Activating Your Body for Singing


A huge challenge for most singers is to find the correct body coordination for singing.  This is the foundation for a healthy vocal technique and allows for optimal sound quality and consistency.  A few lucky singers were either born with or naturally find good coordination and it only has to be tweaked a little here and there by a teacher for optimal results.  Everyone else needs to work for it, but it is definitely possible to find the right body coordination with a good, knowledgeable teacher, which then takes the work away from the neck, jaw and tongue, allowing the singer to experience significantly more vocal ease as a result.

Correct body coordination is, of course, a combination of the right amount of work in certain muscles and relaxation in other muscles.  I have found in my own teaching that most singers are woefully under-energized in the areas that absolutely need to be energized for exhalation/singing – the abdominal wall, the lower abdominals (right above the pelvic arch) and the lower back (at the lower ribs).  I always heard as a young singer that there are two categories of singers, those who do too little work and those who do too much.  When I was young, I had the dubious honor of being an underworker in the body and an overworker in the throat, jaw and tongue, a double whammy.  When a singer is an underworker, it can be very challenging to get the body working enough to provide a sufficient amount of body resistance.  It took me personally a long time to understand that my lower body actually had to do some consistent, concerted effort every time I sang.  At first, it felt like too much work, because the muscles were unaccustomed to do doing anything, but as the other parts of my torso gradually learned to work in conjunction, a balance between all of the parts occurred and it no longer felt like an excessive amount of work in one area.  Instead, I experienced an energized, vital sense in my torso that felt imminently reliable as a basis on which my voice could rely.

I use a variety of methods to help singers experience that energy and vitality of the lower torso in the studio, but one of the best ways to bring that about is through physical exercise.  Certain types of exercise naturally bring about both the energy required to support the voice and the some of the coordination we need to employ while singing.  If you too are under-energized, below are some examples of exercises you can try on your own and then go sing.  The goal is notice how your lower torso feels while you are exercising and then keep the same energetic, effervescent feeling you have in your torso while singing.  Try one or two and see if they help you have a different sense of your body and add more vitality and natural coordination to your support system!


Disclaimerthe contents of this article are not to be construed as medical advice.  If you have any physical limitations, please work within those limitations and do not try any exercise that will be too strenuous for you.  Doing aerobic exercise and breathing hard through the mouth in cold weather is very stressful for the vocal cords, so try to exercise indoors when it is cold outside.  Do not sing directly after exercise if you are winded – wait a few minutes first, then do just a tiny bit of the exercise to remind your body of the previous energized sensation, and then sing.  As always, if anything is uncomfortable or painful, stop immediately and seek professional medical advice.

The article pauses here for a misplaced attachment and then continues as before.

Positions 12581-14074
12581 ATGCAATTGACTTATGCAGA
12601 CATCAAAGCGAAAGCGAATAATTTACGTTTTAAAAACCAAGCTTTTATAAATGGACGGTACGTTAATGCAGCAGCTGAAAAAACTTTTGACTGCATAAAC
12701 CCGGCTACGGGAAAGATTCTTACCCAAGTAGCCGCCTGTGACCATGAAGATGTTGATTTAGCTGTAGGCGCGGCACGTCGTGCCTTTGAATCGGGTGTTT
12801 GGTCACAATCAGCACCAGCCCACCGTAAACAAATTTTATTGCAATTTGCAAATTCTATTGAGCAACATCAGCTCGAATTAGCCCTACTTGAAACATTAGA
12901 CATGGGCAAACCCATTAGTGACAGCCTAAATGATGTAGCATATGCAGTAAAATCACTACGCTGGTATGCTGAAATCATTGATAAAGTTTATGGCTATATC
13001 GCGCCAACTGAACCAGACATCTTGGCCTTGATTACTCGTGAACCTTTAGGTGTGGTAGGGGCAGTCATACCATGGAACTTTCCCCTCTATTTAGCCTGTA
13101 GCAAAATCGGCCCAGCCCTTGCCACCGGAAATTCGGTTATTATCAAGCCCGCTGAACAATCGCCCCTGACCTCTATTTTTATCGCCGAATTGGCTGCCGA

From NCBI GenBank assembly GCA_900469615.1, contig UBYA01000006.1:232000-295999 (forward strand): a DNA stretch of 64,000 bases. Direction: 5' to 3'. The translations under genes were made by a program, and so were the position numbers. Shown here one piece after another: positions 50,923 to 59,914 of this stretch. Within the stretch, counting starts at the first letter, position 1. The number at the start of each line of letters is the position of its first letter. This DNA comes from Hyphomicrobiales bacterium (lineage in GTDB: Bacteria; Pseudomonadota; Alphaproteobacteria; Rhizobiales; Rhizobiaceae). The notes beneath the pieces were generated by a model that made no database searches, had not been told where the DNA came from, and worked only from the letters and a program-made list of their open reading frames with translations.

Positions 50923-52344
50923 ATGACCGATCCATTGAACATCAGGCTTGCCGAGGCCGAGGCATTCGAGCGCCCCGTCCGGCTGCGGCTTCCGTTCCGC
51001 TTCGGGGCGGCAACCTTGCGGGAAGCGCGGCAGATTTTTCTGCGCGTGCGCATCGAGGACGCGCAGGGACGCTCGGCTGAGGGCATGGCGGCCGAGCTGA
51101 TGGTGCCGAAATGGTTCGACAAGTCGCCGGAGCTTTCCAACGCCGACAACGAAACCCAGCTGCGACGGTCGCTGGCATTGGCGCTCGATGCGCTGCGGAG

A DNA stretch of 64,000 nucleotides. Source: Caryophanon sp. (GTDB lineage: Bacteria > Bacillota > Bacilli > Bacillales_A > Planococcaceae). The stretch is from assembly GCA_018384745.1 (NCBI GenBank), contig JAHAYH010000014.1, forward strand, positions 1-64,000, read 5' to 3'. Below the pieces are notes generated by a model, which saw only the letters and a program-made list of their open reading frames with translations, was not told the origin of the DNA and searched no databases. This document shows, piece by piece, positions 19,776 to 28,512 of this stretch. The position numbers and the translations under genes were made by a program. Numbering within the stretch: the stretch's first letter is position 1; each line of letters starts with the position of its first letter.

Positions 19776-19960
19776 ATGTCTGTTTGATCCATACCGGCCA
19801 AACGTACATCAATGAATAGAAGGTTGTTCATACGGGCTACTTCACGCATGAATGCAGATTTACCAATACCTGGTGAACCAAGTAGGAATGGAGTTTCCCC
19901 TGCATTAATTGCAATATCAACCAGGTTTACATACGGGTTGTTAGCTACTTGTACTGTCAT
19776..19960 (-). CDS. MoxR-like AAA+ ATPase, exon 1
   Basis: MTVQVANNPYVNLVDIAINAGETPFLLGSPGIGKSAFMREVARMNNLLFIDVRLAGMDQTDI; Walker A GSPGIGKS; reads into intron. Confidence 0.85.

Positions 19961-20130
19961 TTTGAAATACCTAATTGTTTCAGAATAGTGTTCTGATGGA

Walk briskly for 20 – 30 minutes (the amount depends on your fitness level – the fitter, the longer you will need) to activate the lower torso.  Pay attention to how your torso feels while walking.  You should feel a light, slightly bubbly feeling when you have gotten it energized.


Run around the block or for about 5 minutes to activate the lower torso.  Pay attention to how your torso feels while running.  You should feel a light, slightly bubbly feeling when you have gotten it energized.


Do 10 – 15 minutes of non-stop swimming.  Focus on how your torso feels during this whole-body exercise.  When you get to the studio, stand in place and mimic some arm movements for swimming for 1 – 2 minutes to help you recall the felt sense of activity in your torso.  Then sing.


Do 10 – 15 minutes of poses.  Focus on those that require the torso to be strong and help stabilize the whole body to hold the pose vs. poses that stretch the torso.  Notice how your torso feels while holding the poses.

Jumping Jacks

Do 25 – 30 jumping jacks, focusing on how your torso feels while doing them.  This is an easy one to do in the voice studio!

Tug of War

This sounds strange, but tug of war activates the muscle coordination for singing perfectly.  I often pull on my students, using a lunge in the legs – think fencing, shifting back and forth on the legs, one in front of the other, with slightly bent knees and free hips and ankles.  Both of us start with our weight on our front legs and hands joined, then pull back away from each other by shifting our weight to our back legs, taking the resultant strain in our torsos, not our arms.  The torso has to resist, causing the abdominal wall to activate and the back to widen – exactly what we want for singing!  After doing this, you should feel a sense of vibrancy.  This can also be done alone by holding both sides of a doorknob and pulling back using your legs in lunge as described above.


This sounds even stranger, but laughing for 20 – 30 seconds at something absolutely hilarious can really get both the torso energized and the ideal body coordination for singing going automatically.  Try this, making sure that you are not straining your vocal cords in any way, and then sing with that same approach.  After all, laughter is the best medicine.


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